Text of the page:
FCC Chairman to Outline Broadband Regulation Compromise
NEW YORK – FCC chairman Julius Genachowski will on Wednesday outline a new plan for the regulation of broadband providers in the hope of getting these so-called “net neutrality” rules passed at a meeting on Dec. 21, the New York Times and Wall Street Journal reported.
If things go as planned, that would put the new regulatory framework, seen as a compromise between the interests of different groups and industries, into place before the new Congress starts in January. But more debate is expected in the coming weeks between groups with an interest in the issue before the FCC commissioners vote on the new proposal.
According to the Journal, the plan could also slightly delay the FCC’s decision on the planned Comcast-NBC Universal deal, which the firms hope to clear with regulators by year’s end.
According to the reports, Genachowski’s latest proposal would prohibit broadband providers from discriminating against lawful traffic, but allow them to charge heavy users of streaming movies and other bandwidth-intensive services more. It would also leave some less regulated room for wireless broadband providers.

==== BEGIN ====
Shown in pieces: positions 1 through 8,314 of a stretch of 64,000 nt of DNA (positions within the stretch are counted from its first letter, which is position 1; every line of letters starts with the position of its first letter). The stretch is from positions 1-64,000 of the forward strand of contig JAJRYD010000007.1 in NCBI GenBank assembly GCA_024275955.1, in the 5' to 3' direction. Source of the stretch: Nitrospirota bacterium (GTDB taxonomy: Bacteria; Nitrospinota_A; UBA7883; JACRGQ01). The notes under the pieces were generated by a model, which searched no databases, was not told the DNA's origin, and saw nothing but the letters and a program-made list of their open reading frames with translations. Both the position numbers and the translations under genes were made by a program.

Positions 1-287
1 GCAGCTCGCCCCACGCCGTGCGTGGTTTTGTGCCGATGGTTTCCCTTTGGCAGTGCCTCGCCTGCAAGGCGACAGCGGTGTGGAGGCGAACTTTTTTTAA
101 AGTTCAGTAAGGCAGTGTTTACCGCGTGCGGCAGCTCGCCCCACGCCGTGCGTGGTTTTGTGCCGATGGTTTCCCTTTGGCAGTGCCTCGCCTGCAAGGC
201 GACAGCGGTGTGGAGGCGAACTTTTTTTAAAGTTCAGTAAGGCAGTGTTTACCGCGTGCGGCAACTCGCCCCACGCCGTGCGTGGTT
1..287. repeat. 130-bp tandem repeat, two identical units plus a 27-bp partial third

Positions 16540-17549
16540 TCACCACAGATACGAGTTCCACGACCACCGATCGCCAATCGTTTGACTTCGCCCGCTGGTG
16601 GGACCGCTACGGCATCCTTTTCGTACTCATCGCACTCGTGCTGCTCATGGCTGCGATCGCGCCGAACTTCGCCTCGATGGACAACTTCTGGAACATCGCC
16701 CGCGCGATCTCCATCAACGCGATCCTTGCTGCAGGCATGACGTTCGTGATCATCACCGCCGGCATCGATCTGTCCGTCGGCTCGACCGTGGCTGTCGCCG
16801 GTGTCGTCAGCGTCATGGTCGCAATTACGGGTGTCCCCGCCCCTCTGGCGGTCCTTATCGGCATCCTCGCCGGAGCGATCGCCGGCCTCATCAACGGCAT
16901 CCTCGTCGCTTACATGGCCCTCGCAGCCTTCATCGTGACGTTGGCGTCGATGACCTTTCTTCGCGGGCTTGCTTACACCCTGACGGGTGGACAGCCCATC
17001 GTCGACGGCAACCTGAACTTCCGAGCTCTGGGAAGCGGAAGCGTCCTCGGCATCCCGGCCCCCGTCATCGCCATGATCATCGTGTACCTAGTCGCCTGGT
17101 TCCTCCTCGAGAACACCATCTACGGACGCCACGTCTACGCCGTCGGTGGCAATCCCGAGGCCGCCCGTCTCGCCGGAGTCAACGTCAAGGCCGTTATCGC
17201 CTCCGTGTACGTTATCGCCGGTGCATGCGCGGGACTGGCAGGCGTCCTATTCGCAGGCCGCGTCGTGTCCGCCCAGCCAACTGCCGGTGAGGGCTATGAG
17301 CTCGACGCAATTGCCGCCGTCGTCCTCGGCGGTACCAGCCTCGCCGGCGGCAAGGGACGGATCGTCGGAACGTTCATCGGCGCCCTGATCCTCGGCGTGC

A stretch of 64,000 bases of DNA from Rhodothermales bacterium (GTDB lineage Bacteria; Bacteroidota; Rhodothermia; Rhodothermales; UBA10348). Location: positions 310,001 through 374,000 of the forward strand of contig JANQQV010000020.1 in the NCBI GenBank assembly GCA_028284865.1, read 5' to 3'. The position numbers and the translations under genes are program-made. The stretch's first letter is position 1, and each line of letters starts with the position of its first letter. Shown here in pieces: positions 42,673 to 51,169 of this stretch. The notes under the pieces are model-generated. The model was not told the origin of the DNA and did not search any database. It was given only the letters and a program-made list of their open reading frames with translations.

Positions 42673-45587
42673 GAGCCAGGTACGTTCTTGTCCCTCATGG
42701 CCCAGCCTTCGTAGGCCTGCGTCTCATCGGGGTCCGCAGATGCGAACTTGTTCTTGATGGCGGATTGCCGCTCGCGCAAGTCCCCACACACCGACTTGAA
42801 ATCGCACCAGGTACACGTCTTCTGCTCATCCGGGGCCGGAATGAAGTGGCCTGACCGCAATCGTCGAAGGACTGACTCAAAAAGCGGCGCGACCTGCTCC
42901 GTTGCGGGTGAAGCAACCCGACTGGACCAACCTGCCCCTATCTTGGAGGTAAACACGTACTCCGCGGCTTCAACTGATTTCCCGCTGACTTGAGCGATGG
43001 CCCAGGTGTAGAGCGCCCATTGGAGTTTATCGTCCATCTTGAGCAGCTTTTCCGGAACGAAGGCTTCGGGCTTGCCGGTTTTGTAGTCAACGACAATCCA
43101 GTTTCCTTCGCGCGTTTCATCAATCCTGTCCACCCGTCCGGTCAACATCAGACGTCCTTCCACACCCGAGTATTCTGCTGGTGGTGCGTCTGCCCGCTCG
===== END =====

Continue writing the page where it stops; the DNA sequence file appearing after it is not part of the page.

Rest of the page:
"Broadband providers have natural business incentives to leverage their position as gatekeepers to the Internet," the Times said Genachowski will say in a speech on the topic Wednesday. "The record in the proceeding we’ve run over the past year, as well as history, shows that there are real risks to the Internet’s continued freedom and openness."
Different entertainment industry and public interest groups, as well as unions have kept a close eye on net neutrality plans. Content providers have highlighted the need to allow broadband providers to fight piracy. And creatives and public interest organizations have argued in favor of an open Internet and expressed fears that if the rules allow web sites to pay ISPs more for faster access, large media players would gain an advantage over independent creators.
Cable and telecom companies, including Comcast, would prefer no net neutrality rules and have suggested Congress, not the FCC, should be in charge.
In 2008, the FCC said Comcast violated federal Internet policy when it blocked or slowed down transmissions by its broadband customers via peer-to-peer file sharing service BitTorrent. This spring, a court sided with Comcast, arguing that the FCC doesn’t have authority.
Genachowski unveiled a net neutrality proposal last year, but the spring court decision created broader questions about the FCC's authority to enforce rules, which led to negotiations between the FCC and various industry and interest groups about a new compromise proposal.